They were flying past a towering cumulonimbus when Malloch suddenly and unexpectedly turned towards the cloud and flew straight into it. The Vampire followed him in and within seconds hit extreme turbulence, rain and hail.
When the Vampire got out of the cloud they expected to see the Spitfire in front or to the side of them but there was no sign of the Spit.Due to its Bingo fuel state the Vampire could not search the area to look for the Spitfire and had to return to base.
They made numerous radio calls without results and then called Salisbury tower.
Air Force Operations were alerted and a search was initiated but it was too close to darkness and nothing was achieved that day.
During mid morning of the next day a local farmer reported the crash and its location to the nearest police station.
After investigations, the Board of Inquiry's findings were that the aircraft impacted the ground in a slight dive, with wings level and the engine under power.The flaps and undercarriage were still raised in the flying position.
Why the Spitfire crashed has never been established.
The BoI concluded its report as follows : "Many factors have been considered in this accident.It is very difficult to reach a conclusive answer, and in the final analysis it must remain another of aviation's mysteries"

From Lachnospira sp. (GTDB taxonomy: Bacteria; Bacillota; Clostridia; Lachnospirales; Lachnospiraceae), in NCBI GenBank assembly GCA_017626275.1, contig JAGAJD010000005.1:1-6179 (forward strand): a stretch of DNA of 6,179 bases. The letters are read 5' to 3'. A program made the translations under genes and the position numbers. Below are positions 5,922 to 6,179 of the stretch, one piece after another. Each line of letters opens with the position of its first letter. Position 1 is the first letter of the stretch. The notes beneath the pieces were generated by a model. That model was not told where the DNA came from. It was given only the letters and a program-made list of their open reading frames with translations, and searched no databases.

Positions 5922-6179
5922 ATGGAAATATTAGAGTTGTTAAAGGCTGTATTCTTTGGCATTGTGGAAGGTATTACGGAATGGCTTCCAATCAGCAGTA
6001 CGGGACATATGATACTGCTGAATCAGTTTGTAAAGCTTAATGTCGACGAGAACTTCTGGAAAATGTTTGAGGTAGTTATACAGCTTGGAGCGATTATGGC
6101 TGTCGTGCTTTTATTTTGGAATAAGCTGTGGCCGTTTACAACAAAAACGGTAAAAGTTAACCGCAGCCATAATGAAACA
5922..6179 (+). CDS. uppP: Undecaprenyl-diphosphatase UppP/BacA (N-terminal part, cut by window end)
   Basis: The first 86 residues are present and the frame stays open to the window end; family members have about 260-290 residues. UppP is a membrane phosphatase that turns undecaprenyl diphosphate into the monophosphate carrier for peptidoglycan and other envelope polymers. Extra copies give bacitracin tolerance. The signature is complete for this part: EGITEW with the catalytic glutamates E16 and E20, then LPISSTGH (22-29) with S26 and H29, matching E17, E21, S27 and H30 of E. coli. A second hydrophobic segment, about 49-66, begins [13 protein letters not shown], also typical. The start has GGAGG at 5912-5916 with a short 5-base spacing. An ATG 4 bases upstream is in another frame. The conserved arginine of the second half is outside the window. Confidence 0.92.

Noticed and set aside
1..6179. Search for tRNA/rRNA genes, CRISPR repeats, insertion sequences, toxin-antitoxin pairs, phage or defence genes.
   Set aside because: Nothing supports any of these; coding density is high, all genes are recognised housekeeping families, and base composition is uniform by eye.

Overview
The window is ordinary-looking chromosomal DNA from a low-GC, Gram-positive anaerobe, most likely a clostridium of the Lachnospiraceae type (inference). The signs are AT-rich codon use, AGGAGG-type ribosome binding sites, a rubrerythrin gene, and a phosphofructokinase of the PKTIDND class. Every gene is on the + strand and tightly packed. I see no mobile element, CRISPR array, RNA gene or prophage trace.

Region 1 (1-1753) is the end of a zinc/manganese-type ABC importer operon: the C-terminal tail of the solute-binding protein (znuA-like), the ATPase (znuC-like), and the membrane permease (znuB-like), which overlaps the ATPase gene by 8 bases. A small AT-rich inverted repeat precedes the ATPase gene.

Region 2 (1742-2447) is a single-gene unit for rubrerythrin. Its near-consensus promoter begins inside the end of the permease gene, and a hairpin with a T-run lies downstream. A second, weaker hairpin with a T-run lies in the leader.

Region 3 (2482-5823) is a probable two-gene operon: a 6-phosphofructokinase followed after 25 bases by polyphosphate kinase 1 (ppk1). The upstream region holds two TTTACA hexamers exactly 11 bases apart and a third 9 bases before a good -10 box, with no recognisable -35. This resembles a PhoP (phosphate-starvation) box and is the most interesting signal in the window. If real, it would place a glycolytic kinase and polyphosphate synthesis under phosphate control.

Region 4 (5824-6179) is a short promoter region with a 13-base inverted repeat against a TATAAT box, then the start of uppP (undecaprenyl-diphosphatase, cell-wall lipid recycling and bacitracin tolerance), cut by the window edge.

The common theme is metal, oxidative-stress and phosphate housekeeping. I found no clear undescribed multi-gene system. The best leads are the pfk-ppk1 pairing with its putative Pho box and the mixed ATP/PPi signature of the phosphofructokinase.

The above info is sourced from the book "Malloch's Spitfire - The Story and Restoration of PK350" by Nick Meikle.
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Re: SAA Museum Society pix

Unread post by richard C » Thu May 30, 2019 8:51 am

Tragic and bizarre :( :(

And, under sober scrutiny, a piercing look at what should be done with precious artifacts. Should they be preserved in museums ? Should they only be flown under controlled and managed circumstances ?

The South African Heritage Resources Association certainly maintains a strict legal control over your private property should it have historical significance. It may belong to you, but you need detailed applications, studies and management plans to use the property in a sustainable way that guarantees the historical aspect of the property.
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Re: SAA Museum Society pix

Unread post by Ray W » Thu May 30, 2019 2:24 pm

richard C wrote:
Thu May 30, 2019 8:51 am
Tragic and bizarre :( :(

And, under sober scrutiny, a piercing look at what should be done with precious artifacts. Should they be preserved in museums ? Should they only be flown under controlled and managed circumstances ?